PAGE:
Thoughts on libraries, technology, and learning
eReaders and libraries (learning blog 11)
So, with the advent of Black Friday and the nightmare of holiday shopping upon us, the world of eReaders has gone crazy. A few weeks back, I found a wonderful comparison chart that lists various brands of readers and the pros and cons of both of them. Additionally, there are accompanying blogs that go into even more detail.
Now, you can simply do a google search on “eReader comparison charts” and get a ton of hits, but what I like about this specific one is that it is the only one I have ever found that includes compatibility with library downloads as a major selling point for the devices. This is simply brilliant! If I didn’t work at a library, I would look at the various devices out there – and most of the comparison charts rank the Kindle as the best reader by a long shot – price, ease of use, customer reviews, etc. But guess what? There are only a few devices that are completely incompatible with the formats used in libraries, and the Kindle is one of them. For all of it’s supposed superiority over other brands, the fact that it cannot support library downloads is, to me, a huge detraction.
For a library to have this information is crucial, because we get asked about these devices all the time. I just had a gentleman who came in asking about eReaders and wanted to know how he would know which ones had changeable font sizes – as he is a little older and his vision isn’t so good (almost all models feature some degree of changeable font size, so this factor doesn’t help narrow down choices very much).
Our library has formed an eReader committee – a group of people that will make policies, publish guides to the staff web, and be responsible for communicating how we, as a library system, will handle questions, guide users through the download process, etc. I think they might even be working on creating some sort of tutorial that library customers could access through the website.
The thing is, this committee formed back in August (or thereabouts) and so far, we have heard nary a word from them. And the questions are coming in fast and furious and pretty much on a daily basis. I took the information that I found in the above-mentioned chart, combined it with a few of the things found on other charts, and created a simple spreadsheet that we can use at the library to answer questions or even to just let customers see at a glance why one reader might be more appropriate for them than another.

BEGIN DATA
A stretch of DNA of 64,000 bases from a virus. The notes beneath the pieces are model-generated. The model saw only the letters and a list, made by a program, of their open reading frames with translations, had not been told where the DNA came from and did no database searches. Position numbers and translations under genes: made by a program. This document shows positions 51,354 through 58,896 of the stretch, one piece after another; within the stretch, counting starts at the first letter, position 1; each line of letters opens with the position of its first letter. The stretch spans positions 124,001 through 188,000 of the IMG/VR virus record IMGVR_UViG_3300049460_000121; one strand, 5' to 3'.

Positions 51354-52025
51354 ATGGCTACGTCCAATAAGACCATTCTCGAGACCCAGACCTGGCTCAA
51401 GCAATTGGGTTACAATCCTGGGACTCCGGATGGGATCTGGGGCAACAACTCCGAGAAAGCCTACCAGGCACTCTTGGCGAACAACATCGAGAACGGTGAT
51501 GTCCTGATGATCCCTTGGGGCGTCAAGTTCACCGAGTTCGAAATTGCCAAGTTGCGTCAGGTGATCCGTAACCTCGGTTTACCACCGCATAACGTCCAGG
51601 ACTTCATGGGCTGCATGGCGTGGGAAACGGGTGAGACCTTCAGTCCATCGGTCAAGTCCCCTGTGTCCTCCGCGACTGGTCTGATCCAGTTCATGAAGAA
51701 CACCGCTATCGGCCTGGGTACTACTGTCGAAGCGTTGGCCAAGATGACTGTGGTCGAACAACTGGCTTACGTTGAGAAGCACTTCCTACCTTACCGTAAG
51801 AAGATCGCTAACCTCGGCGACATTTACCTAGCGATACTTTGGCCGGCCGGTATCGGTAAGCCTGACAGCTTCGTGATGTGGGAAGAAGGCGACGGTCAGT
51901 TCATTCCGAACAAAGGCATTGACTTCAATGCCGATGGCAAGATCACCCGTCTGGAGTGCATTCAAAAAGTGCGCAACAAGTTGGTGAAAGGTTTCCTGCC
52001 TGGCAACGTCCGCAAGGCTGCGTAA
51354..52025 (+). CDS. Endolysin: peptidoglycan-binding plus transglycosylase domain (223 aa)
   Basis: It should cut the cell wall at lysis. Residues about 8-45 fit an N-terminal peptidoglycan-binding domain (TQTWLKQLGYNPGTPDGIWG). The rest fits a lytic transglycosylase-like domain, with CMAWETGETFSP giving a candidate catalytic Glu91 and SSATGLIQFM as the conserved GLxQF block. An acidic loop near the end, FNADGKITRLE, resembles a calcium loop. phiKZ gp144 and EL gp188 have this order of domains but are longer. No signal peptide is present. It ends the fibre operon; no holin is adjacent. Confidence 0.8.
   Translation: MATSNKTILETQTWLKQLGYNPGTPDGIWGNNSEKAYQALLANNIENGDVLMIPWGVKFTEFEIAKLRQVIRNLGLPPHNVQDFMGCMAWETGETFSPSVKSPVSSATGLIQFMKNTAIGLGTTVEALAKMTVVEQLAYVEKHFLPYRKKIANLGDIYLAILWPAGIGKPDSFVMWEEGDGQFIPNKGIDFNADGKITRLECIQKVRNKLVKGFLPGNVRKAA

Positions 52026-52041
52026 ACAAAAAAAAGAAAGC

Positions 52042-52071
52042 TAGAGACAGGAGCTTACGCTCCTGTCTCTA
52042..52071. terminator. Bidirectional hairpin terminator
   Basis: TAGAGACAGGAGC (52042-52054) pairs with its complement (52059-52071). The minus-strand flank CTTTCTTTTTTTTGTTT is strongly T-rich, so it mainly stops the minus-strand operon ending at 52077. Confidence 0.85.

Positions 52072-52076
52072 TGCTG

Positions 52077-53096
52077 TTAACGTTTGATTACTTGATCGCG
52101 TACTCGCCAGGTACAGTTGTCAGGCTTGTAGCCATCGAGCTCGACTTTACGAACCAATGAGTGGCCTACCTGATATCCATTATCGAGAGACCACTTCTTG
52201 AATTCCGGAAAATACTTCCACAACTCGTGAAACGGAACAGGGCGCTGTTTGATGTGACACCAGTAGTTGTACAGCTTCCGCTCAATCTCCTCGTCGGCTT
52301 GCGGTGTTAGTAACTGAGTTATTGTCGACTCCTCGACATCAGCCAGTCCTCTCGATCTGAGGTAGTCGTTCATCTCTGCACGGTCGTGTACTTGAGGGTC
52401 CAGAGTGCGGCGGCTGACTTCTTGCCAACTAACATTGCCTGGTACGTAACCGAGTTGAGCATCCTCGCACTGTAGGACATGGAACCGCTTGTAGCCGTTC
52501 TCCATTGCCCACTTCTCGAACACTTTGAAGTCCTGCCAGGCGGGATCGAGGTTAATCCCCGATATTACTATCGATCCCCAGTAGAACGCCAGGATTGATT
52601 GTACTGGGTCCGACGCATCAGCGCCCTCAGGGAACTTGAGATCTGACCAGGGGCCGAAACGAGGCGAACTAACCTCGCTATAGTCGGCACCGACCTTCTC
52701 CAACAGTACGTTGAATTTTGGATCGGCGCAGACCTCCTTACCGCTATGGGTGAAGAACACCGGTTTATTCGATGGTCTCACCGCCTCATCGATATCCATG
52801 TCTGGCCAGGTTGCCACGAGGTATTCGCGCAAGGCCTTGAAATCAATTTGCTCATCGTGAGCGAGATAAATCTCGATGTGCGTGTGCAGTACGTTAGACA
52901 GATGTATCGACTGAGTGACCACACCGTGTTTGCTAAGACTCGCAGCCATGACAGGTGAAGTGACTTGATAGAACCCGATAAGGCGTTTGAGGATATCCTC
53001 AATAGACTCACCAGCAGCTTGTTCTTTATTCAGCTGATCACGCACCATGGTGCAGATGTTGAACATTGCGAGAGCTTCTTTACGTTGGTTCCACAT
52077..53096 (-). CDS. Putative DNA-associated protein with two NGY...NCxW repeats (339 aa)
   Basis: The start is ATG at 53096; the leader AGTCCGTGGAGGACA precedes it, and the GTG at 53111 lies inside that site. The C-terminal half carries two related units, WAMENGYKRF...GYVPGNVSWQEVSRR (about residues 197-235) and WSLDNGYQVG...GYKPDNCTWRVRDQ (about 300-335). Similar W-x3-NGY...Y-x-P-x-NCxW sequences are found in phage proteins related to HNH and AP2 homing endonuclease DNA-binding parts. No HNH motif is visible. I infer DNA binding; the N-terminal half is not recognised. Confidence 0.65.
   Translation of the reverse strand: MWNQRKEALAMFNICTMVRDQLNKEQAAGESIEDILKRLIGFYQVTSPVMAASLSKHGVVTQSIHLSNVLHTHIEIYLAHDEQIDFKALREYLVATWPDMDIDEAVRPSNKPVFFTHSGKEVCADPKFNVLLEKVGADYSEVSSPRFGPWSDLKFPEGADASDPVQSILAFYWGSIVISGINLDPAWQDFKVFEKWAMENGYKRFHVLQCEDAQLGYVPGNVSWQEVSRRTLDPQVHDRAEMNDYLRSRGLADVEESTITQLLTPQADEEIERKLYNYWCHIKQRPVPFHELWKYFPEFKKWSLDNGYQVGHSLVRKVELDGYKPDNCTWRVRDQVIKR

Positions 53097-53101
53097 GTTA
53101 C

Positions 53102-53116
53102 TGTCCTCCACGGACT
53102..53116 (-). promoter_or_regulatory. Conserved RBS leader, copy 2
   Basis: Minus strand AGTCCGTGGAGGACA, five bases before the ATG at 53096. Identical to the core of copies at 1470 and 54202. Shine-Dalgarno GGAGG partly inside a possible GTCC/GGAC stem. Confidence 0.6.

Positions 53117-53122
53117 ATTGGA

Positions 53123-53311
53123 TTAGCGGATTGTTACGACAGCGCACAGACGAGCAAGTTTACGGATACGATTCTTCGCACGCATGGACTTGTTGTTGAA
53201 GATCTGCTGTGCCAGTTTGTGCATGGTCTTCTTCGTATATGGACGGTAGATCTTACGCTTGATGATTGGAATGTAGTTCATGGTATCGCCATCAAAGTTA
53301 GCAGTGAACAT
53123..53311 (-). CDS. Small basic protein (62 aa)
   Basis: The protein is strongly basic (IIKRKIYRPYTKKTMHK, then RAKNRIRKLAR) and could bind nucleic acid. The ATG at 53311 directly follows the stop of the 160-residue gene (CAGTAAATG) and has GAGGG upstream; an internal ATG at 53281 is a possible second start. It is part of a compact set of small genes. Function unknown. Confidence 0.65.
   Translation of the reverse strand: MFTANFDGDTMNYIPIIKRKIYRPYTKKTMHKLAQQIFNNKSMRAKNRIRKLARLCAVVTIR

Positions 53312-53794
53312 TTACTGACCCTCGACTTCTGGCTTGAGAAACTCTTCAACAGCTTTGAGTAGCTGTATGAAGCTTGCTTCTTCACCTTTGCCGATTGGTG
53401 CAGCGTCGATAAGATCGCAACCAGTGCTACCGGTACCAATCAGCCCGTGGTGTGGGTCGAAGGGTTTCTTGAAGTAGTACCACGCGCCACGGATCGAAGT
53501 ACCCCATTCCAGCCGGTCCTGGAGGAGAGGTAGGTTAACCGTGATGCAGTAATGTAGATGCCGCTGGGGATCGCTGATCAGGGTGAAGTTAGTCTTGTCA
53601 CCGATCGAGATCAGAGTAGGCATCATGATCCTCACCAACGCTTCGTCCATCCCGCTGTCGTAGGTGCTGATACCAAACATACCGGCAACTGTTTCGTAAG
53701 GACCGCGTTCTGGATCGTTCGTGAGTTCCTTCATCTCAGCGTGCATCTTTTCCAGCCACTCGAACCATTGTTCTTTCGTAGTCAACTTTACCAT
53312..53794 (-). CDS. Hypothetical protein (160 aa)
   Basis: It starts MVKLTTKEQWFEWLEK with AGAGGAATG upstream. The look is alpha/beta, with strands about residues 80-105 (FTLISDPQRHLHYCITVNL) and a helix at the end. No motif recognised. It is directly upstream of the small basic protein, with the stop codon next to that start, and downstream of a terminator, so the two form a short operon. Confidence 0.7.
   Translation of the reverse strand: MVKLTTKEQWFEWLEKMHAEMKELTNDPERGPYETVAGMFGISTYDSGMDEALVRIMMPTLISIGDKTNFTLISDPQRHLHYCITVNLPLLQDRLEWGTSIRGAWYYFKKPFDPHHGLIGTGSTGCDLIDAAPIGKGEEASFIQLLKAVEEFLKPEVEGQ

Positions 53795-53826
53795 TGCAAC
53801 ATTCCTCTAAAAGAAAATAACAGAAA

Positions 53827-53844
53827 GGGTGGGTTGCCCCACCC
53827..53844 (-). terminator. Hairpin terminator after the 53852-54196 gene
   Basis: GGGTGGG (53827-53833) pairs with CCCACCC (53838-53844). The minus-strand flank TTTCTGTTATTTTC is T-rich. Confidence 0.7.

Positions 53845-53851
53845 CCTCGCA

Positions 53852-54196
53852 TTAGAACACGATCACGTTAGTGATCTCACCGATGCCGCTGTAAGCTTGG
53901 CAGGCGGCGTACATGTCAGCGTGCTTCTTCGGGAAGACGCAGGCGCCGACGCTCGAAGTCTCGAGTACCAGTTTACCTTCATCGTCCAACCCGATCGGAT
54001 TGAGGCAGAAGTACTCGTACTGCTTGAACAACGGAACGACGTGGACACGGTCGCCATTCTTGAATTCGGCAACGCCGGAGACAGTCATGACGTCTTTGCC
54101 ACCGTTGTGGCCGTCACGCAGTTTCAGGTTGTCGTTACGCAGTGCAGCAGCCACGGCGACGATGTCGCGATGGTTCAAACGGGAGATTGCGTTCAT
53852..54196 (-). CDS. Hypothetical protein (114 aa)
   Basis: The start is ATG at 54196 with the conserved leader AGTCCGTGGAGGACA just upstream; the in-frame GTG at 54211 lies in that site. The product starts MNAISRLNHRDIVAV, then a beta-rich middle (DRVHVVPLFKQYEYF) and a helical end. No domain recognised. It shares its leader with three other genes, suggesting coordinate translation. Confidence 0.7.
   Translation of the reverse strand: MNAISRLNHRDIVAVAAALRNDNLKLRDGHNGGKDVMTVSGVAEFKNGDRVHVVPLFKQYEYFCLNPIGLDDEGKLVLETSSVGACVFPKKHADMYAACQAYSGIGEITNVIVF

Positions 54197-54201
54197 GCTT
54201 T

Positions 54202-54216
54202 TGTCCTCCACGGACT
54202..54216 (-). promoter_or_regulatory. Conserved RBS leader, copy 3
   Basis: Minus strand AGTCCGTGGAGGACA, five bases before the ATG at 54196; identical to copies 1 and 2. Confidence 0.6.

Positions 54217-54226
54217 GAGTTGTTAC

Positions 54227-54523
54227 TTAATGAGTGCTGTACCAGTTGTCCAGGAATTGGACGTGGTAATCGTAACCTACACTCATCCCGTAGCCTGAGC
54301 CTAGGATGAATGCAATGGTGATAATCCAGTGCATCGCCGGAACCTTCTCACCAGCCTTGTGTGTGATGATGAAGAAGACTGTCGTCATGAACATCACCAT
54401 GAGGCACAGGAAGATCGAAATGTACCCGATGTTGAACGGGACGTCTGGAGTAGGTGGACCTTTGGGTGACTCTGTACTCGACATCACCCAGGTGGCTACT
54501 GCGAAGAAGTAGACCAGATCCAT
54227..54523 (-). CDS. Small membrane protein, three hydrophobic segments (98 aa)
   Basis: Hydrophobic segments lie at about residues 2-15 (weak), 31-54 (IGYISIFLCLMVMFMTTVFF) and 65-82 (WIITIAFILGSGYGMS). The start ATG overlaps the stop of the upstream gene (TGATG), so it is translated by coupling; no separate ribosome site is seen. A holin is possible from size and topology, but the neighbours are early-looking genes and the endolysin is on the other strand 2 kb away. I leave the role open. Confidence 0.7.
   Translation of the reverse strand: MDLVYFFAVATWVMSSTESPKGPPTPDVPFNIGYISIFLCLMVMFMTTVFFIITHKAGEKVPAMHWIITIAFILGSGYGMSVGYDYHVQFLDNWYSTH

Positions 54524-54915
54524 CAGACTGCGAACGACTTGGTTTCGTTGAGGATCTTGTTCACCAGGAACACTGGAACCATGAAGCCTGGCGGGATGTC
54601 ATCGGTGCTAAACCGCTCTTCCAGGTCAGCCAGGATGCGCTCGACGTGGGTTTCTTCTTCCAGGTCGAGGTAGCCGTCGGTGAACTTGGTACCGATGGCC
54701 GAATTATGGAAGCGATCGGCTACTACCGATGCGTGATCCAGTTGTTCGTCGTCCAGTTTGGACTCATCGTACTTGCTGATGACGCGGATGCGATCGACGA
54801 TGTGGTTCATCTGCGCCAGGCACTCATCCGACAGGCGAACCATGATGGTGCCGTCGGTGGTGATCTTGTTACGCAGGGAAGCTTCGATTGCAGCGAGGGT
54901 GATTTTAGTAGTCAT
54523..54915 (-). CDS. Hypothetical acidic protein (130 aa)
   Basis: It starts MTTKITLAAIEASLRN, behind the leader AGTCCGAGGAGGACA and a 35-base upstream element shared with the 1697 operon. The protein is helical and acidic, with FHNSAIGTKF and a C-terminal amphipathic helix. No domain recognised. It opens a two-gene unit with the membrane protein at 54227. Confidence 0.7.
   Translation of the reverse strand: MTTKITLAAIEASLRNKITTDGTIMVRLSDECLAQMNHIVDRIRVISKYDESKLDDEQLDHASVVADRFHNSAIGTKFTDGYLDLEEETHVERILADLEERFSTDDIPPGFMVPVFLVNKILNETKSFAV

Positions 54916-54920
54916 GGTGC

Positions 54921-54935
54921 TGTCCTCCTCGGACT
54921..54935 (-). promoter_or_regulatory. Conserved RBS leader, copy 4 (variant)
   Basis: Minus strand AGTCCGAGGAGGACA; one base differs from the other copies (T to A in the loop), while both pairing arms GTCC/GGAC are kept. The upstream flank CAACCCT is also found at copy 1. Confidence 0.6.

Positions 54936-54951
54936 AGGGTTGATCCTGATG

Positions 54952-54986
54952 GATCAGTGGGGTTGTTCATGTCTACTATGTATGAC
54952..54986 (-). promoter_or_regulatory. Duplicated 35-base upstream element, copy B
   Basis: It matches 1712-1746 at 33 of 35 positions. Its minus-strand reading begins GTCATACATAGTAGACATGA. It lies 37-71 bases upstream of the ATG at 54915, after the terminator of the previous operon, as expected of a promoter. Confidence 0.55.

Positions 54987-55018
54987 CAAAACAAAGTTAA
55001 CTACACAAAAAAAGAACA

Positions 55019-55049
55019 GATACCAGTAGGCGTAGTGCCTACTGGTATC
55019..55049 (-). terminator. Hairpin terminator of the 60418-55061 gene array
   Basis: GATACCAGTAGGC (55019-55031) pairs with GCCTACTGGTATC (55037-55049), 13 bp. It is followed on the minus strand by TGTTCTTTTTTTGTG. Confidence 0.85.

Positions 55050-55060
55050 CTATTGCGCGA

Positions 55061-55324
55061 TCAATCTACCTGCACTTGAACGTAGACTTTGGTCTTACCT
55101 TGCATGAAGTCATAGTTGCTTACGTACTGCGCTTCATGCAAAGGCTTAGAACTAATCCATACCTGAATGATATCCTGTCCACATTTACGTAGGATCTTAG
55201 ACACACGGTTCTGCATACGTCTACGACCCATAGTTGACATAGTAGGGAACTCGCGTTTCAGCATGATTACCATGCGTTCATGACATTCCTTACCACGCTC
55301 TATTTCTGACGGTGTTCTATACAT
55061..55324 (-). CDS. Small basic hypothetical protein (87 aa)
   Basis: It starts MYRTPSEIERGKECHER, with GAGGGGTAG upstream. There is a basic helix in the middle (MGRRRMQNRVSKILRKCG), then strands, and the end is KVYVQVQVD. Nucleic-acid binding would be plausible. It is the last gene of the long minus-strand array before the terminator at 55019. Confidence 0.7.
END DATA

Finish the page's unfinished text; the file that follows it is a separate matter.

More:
What is sad is that I did this on my own, without sanction by the eReader committee, so it isn’t “official,” nor can it be disseminated other buildings or shared with other librarians. I would likely get in trouble and be reprimanded, rather than commended for taking the initiative to do this. In fact, I know I would, so I continue to play like a good little girl and try to remember my place (very bottom of the barrel – no voice, no authority). It saddens me that I feel this way about my place of work and that I struggle to feel like I can freely offer my knowledge, my experience, my ideas and the valuable information I am learning through this program. Whether this is a fault with the library, or limitations I have imposed upon myself, I am not sure. What I do know is that I long for an environment in which I feel valued, welcomed, worthy and appreciated.
But then, isn’t that what we all want?